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How do you find the current if there are both series and parallel resistors? I can't figure it out and it's been driving me crazy.

- Thread starter Burrow
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How do you find the current if there are both series and parallel resistors? I can't figure it out and it's been driving me crazy.

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xanthym

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Try the following Web Site. It presents step-by-step instructions for reducing complicated series/parallel combo circuits. Moreover, once the "Equivalent Resistance" is determined, it shows how to work backwards to reconstruct the original circuit for evaluating currents and voltage drops across theBurrow said:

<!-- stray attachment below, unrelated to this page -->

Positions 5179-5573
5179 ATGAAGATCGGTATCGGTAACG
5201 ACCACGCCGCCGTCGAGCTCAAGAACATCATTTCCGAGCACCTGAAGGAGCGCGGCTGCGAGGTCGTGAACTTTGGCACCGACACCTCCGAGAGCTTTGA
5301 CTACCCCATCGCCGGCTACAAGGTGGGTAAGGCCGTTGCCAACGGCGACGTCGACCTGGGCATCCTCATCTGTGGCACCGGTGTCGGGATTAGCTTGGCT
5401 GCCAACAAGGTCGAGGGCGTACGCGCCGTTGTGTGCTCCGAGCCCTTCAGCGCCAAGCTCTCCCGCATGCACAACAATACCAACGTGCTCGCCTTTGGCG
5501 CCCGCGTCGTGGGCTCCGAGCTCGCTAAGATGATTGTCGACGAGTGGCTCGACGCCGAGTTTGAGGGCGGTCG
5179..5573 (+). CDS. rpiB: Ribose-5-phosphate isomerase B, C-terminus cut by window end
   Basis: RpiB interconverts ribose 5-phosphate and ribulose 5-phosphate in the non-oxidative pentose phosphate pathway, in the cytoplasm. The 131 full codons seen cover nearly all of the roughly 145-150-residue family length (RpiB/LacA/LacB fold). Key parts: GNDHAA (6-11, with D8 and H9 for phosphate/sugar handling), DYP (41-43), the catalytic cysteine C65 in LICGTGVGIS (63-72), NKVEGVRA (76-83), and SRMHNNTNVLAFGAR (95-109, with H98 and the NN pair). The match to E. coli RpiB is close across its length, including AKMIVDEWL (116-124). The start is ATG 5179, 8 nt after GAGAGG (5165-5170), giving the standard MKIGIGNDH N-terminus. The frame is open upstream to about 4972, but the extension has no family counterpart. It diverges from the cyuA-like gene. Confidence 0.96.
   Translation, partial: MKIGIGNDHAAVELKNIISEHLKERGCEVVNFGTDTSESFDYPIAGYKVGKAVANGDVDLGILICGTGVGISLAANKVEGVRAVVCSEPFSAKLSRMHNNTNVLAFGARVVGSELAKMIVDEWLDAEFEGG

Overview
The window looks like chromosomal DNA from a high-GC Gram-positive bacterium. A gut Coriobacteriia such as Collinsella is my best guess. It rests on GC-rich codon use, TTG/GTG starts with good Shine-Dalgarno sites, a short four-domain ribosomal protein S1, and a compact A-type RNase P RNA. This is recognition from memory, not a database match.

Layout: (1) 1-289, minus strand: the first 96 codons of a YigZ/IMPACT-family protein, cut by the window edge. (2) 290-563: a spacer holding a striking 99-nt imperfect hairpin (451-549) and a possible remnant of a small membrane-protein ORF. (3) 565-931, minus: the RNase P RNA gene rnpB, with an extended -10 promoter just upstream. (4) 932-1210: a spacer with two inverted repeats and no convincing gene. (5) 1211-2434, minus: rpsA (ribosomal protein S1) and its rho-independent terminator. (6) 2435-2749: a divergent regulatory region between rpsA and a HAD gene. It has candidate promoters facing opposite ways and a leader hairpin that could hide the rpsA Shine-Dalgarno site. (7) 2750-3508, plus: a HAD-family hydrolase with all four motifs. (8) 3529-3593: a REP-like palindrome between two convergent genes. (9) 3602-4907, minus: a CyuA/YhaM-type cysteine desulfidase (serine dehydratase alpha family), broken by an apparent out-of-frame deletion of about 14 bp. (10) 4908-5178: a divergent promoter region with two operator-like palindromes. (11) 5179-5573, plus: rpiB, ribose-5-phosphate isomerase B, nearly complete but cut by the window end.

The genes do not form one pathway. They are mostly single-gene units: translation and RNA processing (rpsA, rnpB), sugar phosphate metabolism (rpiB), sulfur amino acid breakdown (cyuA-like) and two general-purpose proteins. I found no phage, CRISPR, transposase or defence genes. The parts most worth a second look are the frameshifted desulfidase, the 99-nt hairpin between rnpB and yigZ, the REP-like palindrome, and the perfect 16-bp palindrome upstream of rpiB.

How do you find the current if there are both series and parallel resistors? I can't figure it out and it's been driving me crazy.

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DaveC426913

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Nylex has the answer. Reduce the parallels to series, then do the series.

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R1//(R2+R3) /*parallel first*/

R4 = R2 +R3 /*series reduction*/

R1//R3

But really in R1//(R2+R3) you have already put R2 and R3 in series so in this case it would be series then parallel.

Series then parallel or parallel then series it makes no difference. This method will not work for circuits with components which are neither in parallel or series.(often confused with components in series and parallel) On the other hand Thevenin's or Norton’s theorem will work for any circuit.

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I used Thevenin's theorum and it worked.

Thanks!

Thanks!

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